8 Things to Know Before Going to Morocco
You may know I am a freak when it comes to organizing a trip, so I knew quite well what I was diving into when booking holidays in Morocco, but as always, there were still some surprises waiting for me. Below are some of the things I wish I knew before leaving Europe.
1. Tap water is drinkable in certain cities.
In all guidebooks you’ll be advised not to drink tap water. We found it to be perfectly fine in some cities, like Fes and Chefchaouene. Rabat’s tap water, on the other hand, was terrible. I couldn’t make more than a sip because of the taste. At most places it’s still smarter to buy bottled water (and it’s really cheap too – 1.5 liter costs €0.5-1). Try to check with the locals before deciding.
2. Morocco is very safe.
Police are everywhere. While driving, you’ll be stopping almost at every village to go through the police control. In the cities, you’ll see many police officers – and that alone will make you feel secure – but what you can’t notice are the hundreds working undercover.
3. You’ll get lost. Often.
While Google maps and Sygic helped us A LOT, we still found them to be quite useless in the medinas. Which brings me to a very important point: get a Moroccan SIM card. It’ll cost you €5, but it’s lifesaving. Do not (by any chance) go anywhere without one. You’ll need to make calls every day, asking owners of the riads to come meet you somewhere.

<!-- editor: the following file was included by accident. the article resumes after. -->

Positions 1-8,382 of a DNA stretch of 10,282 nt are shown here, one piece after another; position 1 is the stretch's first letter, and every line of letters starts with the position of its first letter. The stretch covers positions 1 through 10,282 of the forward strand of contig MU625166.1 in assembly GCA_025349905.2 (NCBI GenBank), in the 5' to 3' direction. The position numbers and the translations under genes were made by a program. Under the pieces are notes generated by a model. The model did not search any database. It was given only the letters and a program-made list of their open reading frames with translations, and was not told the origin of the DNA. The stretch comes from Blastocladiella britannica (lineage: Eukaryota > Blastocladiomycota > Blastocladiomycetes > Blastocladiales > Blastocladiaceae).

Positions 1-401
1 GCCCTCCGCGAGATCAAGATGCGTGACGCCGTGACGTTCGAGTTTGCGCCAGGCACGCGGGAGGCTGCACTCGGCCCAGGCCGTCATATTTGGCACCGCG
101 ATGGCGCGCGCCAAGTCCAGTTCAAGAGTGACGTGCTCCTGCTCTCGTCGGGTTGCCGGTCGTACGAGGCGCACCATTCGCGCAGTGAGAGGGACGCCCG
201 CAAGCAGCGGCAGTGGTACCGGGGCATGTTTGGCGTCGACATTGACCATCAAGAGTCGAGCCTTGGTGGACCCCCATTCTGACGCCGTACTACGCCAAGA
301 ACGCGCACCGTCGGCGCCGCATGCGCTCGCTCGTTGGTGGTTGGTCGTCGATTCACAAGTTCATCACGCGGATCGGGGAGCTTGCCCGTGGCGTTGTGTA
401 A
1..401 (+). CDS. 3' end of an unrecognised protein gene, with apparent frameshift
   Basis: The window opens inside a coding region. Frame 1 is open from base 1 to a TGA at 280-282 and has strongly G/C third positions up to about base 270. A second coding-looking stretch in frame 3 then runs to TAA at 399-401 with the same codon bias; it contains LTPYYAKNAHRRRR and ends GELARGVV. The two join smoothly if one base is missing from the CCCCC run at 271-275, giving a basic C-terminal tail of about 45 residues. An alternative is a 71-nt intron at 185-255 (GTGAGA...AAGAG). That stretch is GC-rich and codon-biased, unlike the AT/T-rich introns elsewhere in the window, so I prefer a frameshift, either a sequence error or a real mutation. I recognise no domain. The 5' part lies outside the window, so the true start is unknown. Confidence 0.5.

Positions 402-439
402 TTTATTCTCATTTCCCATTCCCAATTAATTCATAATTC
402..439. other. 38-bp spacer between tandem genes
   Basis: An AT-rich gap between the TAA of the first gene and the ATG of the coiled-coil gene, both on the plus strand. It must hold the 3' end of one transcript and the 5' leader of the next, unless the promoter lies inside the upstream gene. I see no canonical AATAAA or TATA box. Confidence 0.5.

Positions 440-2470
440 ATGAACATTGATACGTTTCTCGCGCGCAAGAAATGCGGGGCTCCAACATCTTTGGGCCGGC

4. Bargain when there’s no price displayed.
When the price is clearly written, it’s set. Don’t try to lower the price in the supermarket for example.
5. Roads are in a great condition.
One of my biggest fears was how bad the roads are in Morocco. I couldn’t be any more wrong. The roads are well maintained and can be compared to the ones in any other European country.
6. You point it, you own it.
Never point at the product you’re talking about. The vendors are very persistent and once they see your interest, they go all in. Find another way of communicating with your travel buddy (it’s a fun game actually).
7. Everything is sweet.
Moroccans are addicted to sugar – they put it into everything, even the things that are normally not sweet. Jure once got his milk sweetened.
8. Knowing some French is really useful.
My French is terrible, but I was still glad I knew the basics. Let’s get something straight: not everyone speaks it, some know just Arabic. However, the majority of people we met were fluent in French (and many knew no English words).
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